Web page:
Study Guide

King John Act 2, Scene 1

By William Shakespeare

Act 2, Scene 1

Read the full text of King John Act 2 Scene 1 with a side-by-side translation HERE.


  • The second act of the play starts in France, in front of the city of Angers. At this point in history, Angers was the property of the King of England.
  • An army led by King Philip of France is getting ready to storm Angers and take it by force.
  • The following people are also ready to rumble: Austria (a.k.a., Limoges, the Duke of Austria), Louis (the Prince of France, a.k.a. the "Dauphin"), Arthur (Duke of Brittany), Arthur's mom Constance, and the soldiers under their command.
  • By the way, the Duke of Austria is wearing the dead King Richard I's lion-skin coat. More on this in a minute.
  • King Philip starts off by saying something like this to young Arthur: "Listen, kid. We all know that Austria killed your uncle, Richard the Lionheart. But you need to forgive him and give him a hug because we're all on the same side now."
  • Brain Snack: In real life, Austria didn't kill Richard. The King was shot by some dude with a crossbow during the siege of a castle in France.
  • Arthur forgives Austria and says that God forgives him, too, especially now that he's agreed to devote all his time and energy to making Arthur the king of England.
  • Austria adds that heaven is totally on their side in this "just and charitable war."
  • Hmm. We wonder what the people of Angers think of this theory.
  • Constance, Arthur's mom, thanks Austria for sticking up for her little boy, who doesn't have the "strength" to stick up for himself. (Remember, Arthur's just a kid.)
  • King Philip is about to let his soldiers open fire on Angers, but Constance stops him and asks him to wait and see if King John will give up the city peacefully.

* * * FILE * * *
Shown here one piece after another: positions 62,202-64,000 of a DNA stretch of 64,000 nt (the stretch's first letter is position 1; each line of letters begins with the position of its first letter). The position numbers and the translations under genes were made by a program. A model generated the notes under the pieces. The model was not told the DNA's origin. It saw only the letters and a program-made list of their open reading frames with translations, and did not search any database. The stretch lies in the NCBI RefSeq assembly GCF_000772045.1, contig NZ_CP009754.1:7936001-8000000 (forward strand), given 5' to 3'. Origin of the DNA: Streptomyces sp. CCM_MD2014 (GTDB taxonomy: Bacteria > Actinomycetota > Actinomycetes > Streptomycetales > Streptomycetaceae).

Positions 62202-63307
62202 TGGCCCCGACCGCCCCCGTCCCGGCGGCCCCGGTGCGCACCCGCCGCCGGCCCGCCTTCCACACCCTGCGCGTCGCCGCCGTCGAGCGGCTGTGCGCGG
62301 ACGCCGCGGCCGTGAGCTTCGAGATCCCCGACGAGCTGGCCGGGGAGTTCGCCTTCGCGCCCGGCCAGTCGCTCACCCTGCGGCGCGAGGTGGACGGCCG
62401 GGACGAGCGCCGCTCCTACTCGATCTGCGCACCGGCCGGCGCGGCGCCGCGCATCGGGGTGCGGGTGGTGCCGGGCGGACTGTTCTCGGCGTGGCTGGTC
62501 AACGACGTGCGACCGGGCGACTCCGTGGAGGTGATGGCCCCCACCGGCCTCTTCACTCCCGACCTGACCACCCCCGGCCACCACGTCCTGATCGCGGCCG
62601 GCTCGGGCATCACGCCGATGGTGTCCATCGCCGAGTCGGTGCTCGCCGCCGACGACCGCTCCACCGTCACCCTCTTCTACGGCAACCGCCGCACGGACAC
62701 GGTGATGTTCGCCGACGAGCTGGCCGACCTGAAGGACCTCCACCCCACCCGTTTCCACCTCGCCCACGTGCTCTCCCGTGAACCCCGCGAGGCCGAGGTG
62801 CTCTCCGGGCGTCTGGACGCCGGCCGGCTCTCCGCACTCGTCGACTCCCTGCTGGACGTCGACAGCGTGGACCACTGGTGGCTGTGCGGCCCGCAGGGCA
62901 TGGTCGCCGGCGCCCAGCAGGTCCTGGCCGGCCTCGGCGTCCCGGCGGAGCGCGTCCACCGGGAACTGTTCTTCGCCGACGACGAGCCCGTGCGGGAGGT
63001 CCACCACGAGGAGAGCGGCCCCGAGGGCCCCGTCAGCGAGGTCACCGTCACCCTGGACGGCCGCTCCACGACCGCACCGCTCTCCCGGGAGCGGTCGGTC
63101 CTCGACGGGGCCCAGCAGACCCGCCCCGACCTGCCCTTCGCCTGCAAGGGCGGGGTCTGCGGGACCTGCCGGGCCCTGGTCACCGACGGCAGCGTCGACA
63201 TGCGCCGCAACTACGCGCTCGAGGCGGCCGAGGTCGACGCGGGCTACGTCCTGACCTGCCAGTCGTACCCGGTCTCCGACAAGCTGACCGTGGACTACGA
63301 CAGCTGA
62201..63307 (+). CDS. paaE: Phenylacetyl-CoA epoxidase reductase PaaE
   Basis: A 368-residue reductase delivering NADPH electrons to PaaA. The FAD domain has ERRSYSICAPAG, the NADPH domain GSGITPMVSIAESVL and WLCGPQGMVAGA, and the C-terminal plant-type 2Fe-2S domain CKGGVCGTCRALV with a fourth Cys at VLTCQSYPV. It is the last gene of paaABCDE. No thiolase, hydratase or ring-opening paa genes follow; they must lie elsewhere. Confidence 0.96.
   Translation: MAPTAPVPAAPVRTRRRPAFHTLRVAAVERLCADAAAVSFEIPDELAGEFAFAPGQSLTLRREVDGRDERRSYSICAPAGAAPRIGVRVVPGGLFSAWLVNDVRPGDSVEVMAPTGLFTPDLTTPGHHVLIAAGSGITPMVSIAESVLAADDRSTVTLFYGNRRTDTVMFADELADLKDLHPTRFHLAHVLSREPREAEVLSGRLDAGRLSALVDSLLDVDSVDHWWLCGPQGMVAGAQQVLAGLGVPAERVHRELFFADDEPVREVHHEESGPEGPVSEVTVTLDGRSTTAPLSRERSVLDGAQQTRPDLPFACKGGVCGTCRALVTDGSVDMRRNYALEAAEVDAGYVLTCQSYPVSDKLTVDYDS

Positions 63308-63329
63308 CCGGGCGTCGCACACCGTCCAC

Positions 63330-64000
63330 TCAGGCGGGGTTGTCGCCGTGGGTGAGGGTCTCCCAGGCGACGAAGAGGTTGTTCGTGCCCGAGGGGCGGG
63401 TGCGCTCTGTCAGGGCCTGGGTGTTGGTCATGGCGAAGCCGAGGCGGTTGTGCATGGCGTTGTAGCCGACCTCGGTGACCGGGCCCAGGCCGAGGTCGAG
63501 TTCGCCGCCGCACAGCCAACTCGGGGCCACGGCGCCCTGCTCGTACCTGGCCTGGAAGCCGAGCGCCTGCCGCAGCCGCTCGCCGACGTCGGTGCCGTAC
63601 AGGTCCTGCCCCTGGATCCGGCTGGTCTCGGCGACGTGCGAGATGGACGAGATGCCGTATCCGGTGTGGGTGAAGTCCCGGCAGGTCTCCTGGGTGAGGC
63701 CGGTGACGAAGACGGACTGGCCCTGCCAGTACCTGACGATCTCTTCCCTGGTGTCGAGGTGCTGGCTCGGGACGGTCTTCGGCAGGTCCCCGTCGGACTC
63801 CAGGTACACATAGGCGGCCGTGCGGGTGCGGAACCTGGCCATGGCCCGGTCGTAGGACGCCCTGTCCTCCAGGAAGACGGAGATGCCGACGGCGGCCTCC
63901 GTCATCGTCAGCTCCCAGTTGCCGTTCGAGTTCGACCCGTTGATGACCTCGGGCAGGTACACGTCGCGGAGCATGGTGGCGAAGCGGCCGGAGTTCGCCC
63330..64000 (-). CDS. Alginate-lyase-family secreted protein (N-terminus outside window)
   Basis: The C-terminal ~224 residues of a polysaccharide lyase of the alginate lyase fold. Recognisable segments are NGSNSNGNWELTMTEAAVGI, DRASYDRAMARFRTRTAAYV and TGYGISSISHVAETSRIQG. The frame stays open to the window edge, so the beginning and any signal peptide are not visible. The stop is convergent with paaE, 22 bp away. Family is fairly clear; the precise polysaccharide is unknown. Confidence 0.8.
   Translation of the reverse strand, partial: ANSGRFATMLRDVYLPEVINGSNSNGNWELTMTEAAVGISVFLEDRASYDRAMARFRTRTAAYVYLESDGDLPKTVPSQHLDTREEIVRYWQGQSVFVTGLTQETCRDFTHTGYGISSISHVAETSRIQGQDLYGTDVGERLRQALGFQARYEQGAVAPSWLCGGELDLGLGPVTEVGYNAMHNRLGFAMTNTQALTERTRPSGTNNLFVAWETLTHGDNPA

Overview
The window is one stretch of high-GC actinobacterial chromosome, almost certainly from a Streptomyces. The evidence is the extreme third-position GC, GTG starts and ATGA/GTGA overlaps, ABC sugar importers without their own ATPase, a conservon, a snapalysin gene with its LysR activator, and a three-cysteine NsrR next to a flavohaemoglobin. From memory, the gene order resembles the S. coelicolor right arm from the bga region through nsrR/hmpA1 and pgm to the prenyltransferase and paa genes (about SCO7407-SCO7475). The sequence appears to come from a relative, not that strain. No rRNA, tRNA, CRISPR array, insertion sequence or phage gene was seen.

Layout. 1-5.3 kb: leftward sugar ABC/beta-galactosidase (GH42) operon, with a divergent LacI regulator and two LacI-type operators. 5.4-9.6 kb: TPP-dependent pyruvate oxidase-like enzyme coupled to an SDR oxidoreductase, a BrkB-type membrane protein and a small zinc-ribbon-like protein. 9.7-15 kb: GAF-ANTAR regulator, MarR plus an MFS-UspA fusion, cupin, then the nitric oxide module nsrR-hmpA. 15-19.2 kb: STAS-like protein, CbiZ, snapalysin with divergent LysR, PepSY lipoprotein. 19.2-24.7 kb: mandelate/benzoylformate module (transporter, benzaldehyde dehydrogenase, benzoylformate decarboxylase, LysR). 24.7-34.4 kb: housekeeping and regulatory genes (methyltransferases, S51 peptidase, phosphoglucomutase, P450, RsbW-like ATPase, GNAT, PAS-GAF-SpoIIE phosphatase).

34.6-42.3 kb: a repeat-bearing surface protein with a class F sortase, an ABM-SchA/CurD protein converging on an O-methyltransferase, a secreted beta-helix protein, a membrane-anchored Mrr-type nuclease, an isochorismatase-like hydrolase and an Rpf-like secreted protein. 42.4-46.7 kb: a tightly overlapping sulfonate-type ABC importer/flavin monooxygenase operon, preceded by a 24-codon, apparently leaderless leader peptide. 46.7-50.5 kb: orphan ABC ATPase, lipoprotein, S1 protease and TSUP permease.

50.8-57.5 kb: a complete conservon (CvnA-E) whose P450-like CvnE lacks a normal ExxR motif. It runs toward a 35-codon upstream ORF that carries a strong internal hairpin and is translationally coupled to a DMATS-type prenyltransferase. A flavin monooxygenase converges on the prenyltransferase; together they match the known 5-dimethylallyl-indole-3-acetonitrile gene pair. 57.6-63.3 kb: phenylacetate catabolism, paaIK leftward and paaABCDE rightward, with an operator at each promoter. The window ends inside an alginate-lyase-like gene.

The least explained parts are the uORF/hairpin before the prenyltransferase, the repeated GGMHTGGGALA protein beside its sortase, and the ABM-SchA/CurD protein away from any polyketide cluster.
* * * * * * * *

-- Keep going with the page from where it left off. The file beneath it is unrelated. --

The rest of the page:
• At that very moment, in walks Châtillon. He tells everyone that he had trouble leaving England because of bad weather. By the time he was able to set sail, King John had his whole army in gear. In fact, says Châtillon, King John and his army are in France already, and headed for Angers. Uh-oh!
  • Just then, lo and behold, in walks the whole English crew: King John, Queen Eleanor, Blanche of Spain, the Bastard, and the English army.
  • Some very formal and polite trash talk ensues.
  • King John is all, "Peace to France... if they back the heck off and don't make any claims to my land or my crown."
  • King Philip is all, "Hey, I totally love England. That's why I brought all these soldiers here with me. By the way, John, you don't love England, because you stole the crown from its rightful king—little Arthur."
  • Gee. It doesn't look like anyone's going to be signing a peace treaty in the near future, does it?
  • Then a nasty little fight breaks out between Queen Eleanor and Constance.
  • The sight of his mom and grandma fighting makes Arthur cry.
  • Eleanor and Constance both accuse the other of cheating on their husbands and giving birth to "bastards."